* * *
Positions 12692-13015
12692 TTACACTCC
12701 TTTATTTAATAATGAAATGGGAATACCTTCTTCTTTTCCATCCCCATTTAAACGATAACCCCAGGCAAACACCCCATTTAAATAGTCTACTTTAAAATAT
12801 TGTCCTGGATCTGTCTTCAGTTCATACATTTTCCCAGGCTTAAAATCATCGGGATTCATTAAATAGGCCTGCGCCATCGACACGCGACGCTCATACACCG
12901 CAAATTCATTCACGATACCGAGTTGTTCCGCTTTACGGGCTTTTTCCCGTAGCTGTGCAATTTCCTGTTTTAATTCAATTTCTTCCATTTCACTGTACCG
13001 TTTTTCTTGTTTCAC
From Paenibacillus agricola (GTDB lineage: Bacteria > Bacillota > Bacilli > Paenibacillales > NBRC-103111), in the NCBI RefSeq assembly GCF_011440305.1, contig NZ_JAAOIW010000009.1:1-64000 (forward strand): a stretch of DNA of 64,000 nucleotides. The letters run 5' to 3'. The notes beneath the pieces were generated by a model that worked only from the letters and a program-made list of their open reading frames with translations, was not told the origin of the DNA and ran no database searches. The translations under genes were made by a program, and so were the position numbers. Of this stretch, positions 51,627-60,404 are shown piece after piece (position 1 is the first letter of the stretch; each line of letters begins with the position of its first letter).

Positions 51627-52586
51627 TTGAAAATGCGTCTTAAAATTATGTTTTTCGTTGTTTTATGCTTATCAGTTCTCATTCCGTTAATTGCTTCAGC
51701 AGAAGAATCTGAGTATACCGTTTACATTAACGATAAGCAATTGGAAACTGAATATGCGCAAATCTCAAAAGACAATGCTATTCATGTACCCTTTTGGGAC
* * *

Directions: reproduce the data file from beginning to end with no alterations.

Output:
Positions 12692-13015
12692 TTACACTCC
12701 TTTATTTAATAATGAAATGGGAATACCTTCTTCTTTTCCATCCCCATTTAAACGATAACCCCAGGCAAACACCCCATTTAAATAGTCTACTTTAAAATAT
12801 TGTCCTGGATCTGTCTTCAGTTCATACATTTTCCCAGGCTTAAAATCATCGGGATTCATTAAATAGGCCTGCGCCATCGACACGCGACGCTCATACACCG
12901 CAAATTCATTCACGATACCGAGTTGTTCCGCTTTACGGGCTTTTTCCCGTAGCTGTGCAATTTCCTGTTTTAATTCAATTTCTTCCATTTCACTGTACCG
13001 TTTTTCTTGTTTCAC
From Paenibacillus agricola (GTDB lineage: Bacteria > Bacillota > Bacilli > Paenibacillales > NBRC-103111), in the NCBI RefSeq assembly GCF_011440305.1, contig NZ_JAAOIW010000009.1:1-64000 (forward strand): a stretch of DNA of 64,000 nucleotides. The letters run 5' to 3'. The notes beneath the pieces were generated by a model that worked only from the letters and a program-made list of their open reading frames with translations, was not told the origin of the DNA and ran no database searches. The translations under genes were made by a program, and so were the position numbers. Of this stretch, positions 51,627-60,404 are shown piece after piece (position 1 is the first letter of the stretch; each line of letters begins with the position of its first letter).

Positions 51627-52586
51627 TTGAAAATGCGTCTTAAAATTATGTTTTTCGTTGTTTTATGCTTATCAGTTCTCATTCCGTTAATTGCTTCAGC
51701 AGAAGAATCTGAGTATACCGTTTACATTAACGATAAGCAATTGGAAACTGAATATGCGCAAATCTCAAAAGACAATGCTATTCATGTACCCTTTTGGGAC